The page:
Cave ne cadas

It’s a boilerplate argument constantly made by CEOs and highly paid academic administrators alike that big salaries and bonuses must be paid in order to attract the best people. They must, they argue routinely, pay the big bucks to remain competitive.

Their argument is based on the idea that the only thing that motivates people to do good work is ever-larger infusions of cash. A corollary to that idea is the notion that what drives the best people more than anything else is ever-higher salaries. When that argument gets made by the captains of industry, it means one thing, but when it gets made by the stewards of our most prestigious educational institutions, something has gone rotten in the heart of the nation.

The most egregious current example of this idea is found in the case of Robert Dynes, chancellor of the University of California system, who recently got a nice pay raise to $405,000 per year. That salary, as large as it is, doesn’t amount to half of his compensation package, a package that includes a mansion; a health-care package fit for a king; and other bonuses, benefits and benisons.

Dynes was only the top of that UC heap, in the company of a great many other chancellors of this and that who got big raises last month.

But just how bright are these people when they consistently show so little sensitivity or political savvy? How smart is it to lobby for and accept raises for the top guns at the same time fees are being increased for struggling students?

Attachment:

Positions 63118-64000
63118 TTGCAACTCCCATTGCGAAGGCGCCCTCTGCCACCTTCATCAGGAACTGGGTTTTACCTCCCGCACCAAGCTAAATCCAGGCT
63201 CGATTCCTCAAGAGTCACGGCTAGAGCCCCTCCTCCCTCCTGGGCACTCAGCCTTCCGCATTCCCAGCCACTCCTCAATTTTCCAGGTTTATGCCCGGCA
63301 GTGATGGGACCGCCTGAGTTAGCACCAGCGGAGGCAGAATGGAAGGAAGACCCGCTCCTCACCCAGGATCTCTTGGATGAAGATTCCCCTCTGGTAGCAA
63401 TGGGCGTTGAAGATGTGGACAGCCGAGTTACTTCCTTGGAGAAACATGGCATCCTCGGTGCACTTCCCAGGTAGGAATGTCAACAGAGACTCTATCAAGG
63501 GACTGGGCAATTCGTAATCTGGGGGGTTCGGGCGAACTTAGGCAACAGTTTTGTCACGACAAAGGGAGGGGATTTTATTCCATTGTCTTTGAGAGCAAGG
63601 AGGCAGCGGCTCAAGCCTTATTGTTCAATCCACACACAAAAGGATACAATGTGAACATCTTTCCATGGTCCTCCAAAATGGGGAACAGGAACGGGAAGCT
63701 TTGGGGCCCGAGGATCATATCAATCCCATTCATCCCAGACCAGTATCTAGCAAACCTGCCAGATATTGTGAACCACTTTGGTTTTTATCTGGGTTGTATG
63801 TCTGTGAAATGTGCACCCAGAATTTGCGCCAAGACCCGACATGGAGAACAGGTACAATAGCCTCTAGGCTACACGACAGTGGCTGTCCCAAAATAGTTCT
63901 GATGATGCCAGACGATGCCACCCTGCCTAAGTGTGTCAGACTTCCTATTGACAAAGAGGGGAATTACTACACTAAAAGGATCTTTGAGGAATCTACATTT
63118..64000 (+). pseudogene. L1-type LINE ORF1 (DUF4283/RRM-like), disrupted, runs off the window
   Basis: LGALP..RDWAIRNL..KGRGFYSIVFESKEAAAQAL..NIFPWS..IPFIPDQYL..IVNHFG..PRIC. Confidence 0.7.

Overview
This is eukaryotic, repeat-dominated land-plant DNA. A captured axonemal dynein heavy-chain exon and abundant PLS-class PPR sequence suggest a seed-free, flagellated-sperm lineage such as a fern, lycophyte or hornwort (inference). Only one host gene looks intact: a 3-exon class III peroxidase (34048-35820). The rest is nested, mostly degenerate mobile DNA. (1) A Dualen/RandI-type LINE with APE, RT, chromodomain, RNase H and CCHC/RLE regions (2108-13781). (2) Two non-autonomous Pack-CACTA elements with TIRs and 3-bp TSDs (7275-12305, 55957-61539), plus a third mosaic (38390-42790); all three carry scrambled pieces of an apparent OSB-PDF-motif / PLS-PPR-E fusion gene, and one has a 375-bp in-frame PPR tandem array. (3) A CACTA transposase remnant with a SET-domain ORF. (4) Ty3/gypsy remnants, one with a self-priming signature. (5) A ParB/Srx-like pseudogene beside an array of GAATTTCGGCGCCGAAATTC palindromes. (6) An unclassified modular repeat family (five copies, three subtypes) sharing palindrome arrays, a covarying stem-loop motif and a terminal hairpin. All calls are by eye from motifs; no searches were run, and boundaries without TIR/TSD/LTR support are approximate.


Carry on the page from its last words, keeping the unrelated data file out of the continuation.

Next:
These top administrators seem to have forgotten that they eat at the public trough, that they are not engaged in a for-profit enterprise, and that their example sends a message about the value of work to all those who seek higher education. In that message, they debase the very mission they engage in, and they teach all who might choose to decode their message that the truest measure of worth is the size of one’s paycheck.

What is it that these highly paid public servants do that makes their contributions so expensive? Well, one thing they do is practice the art of public relations, though they do it poorly. When Dynes came under fire for hiding some of the costs of the various compensation packages offered to the highest paid of UC employees, he vowed, in PR-speak, to learn from the criticism. He called the UC system “a community of learners,” and he said the lesson to be drawn from the criticism was to do a better job of explaining why the honchos there deserved more money.

Despite the media light being shed on compensation packages, UC regents voted 17-2 to raise fees. Undergraduate students, who have seen fees jump from $3,859 to $6,802 over the last four years, will pay $7,294 next year.

“Fiat lux” (“Let there be light”) is the motto on some UC campuses. Judging by the attitudes of the people who run things there, perhaps that motto should be changed to “Cave ne cadas” (“Beware of falling from your high position”).